6 min read
When another person says a bracha, we answer "amen" as a testament that the statement is true.
"Amen." So much is contained in this one small word. The root of the Hebrew word for "faith" (emunah) is the word amen. Saying "amen" declares our belief in God and His dependability.1
Amen is also an acronym for the words El Melech Ne'eman, which means "God, the Trustworthy King."2
Saying "amen" is not just a nice thing to do. Whenever you hear someone else saying a bracha, you should answer amen, having in mind to affirm that the words of the bracha are true.3 This brings with it boundless potential, as the Sages say: "The gates of Heaven are opened up for whoever answers 'amen' with all his might."4
In fact, the Talmud5 suggests that in one respect, answering "amen" is even greater than reciting the bracha itself. This is because one who confirms the bracha with "amen" serves as the second witness to the declaration of the one who said the bracha, and in a court of Jewish law, two witnesses validate a testimony.6 Another reason given is that the one answering "amen" – unlike the person saying the bracha and eating – receives no physical benefit from the bracha.7
You should say "amen" only to a bracha which another person says, but not to your own bracha.8 As we said, "amen" is a testament that the statement is true, and it makes no sense to validate your own statement. However, there is a way to "join in" the "amen" that enhances your bracha: Have intent to be "included" in the "amen" that other people will say on your bracha!9
In addition to the food-related blessings, you should also say "amen":
In order to say "amen," you should preferably hear at least God's name and the end of the blessing, or more minimally the end of blessing alone.13 However, even if you heard none of the bracha but know what bracha was said, you should still say "amen". For example, if you see someone holding a carrot and mouthing a bracha, you could answer "amen" even if you did not hear it.14 Even in such a case, you know what blessing you are attesting to.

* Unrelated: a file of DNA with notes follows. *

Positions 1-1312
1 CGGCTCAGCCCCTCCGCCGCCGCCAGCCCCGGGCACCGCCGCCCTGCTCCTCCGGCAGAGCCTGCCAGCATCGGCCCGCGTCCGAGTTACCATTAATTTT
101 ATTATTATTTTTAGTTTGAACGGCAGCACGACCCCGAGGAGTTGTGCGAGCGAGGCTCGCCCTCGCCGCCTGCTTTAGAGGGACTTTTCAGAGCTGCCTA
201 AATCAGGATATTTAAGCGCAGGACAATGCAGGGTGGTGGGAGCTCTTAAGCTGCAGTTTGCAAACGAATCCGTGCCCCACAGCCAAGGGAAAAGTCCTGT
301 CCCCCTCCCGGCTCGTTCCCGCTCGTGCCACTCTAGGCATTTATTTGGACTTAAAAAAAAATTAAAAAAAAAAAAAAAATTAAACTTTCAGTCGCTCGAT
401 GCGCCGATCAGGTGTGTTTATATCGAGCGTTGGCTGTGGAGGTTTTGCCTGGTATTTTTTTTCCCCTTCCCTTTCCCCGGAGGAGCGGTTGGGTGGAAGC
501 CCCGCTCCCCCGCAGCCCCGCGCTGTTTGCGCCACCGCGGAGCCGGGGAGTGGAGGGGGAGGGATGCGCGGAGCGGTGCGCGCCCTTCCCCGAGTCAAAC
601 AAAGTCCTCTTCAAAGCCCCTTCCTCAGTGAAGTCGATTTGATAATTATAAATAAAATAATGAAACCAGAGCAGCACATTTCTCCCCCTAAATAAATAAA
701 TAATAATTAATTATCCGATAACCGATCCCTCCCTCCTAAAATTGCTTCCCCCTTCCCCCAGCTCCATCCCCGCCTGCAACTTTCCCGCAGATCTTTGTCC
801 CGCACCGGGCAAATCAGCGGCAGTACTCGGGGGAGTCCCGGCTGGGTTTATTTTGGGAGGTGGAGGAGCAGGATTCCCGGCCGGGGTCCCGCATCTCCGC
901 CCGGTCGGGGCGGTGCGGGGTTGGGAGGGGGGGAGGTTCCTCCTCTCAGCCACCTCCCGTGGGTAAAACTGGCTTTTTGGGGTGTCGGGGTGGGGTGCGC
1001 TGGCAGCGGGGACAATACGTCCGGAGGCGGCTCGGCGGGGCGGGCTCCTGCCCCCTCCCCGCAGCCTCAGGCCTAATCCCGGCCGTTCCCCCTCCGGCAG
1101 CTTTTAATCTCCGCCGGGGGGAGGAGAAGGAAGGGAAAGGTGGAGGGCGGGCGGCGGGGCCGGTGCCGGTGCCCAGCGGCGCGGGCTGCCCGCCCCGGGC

Technically, whenever hearing another person's bracha, you should say the words Baruch Hu U'varuch Shemo ("Blessed be He, and blessed be His Name") after the words Baruch Ata Ad-onoy. These days, it is most commonly said in the synagogue, particularly when responding to the repetition of the Shemoneh Esrei. In any event, it should not be said by someone who is being yotzei with the blessing.15
"Amen" should not be said louder than the blessing itself.16
"Amen" should not be drawn out too long, nor cut too short. Aim for the approximate time it takes to say the words El Melech Ne'eman17 (for which "amen" is an acronym).
It is important to carefully pronounce the word;18 the correct Ashkenazi pronunciation is "awe-main."
You must wait until the person has completed his blessing before you say "amen."19
But then don't delay – you should say "amen" as soon as the person has finished, at least within 3 seconds.20
Do not say "amen" to an invalid blessing. For example, if you see someone mistakenly say Hamotzee on an apple, don't say "amen."21
If you are in a place where you couldn't say a bracha, you can't say "amen" either.
Mike was in the bathroom when he heard his wife in the kitchen saying a bracha. Since the bathroom is a place where a bracha may not be said (see class #25), Mike may not answer "amen."22
If you have spoken after the person finished his blessing, you've lost the chance to say "amen."23
If you hear a bracha said over a microphone or the telephone, you should answer "amen," but not if you hear a bracha said on a recording.24 (It is doubtful whether one can be yotzei a bracha when hearing it over the telephone.25)
Don't say "amen" when a child says a bracha just for practice. However, if the child is reciting a proper bracha at the correct time, then answer "amen."26
There is a beautiful statement of the Sages based on the gematria (numerical value) of the word "tzaddik" (righteous person).27 As shown here, a tzaddik should endeavor to answer amen 90 times during the course of a day.
Furthermore, in reading from right to left, we see that one should try to answer the Kedusha prayer 4 times each day, and Kaddish 10 times. The idea of saying 100 brachot each day will be the topic of class #43.
The gates of Heaven are opened up for whoever answers "amen" with all his might.
You should say "amen" only to a bracha which another person makes, but not to your own bracha.
For Ashkenazim, the correct pronunciation is "awe-main."
You should say "amen" immediately after hearing the end of the bracha.
Do not say "amen" to an invalid blessing, or if you are in an unclean place.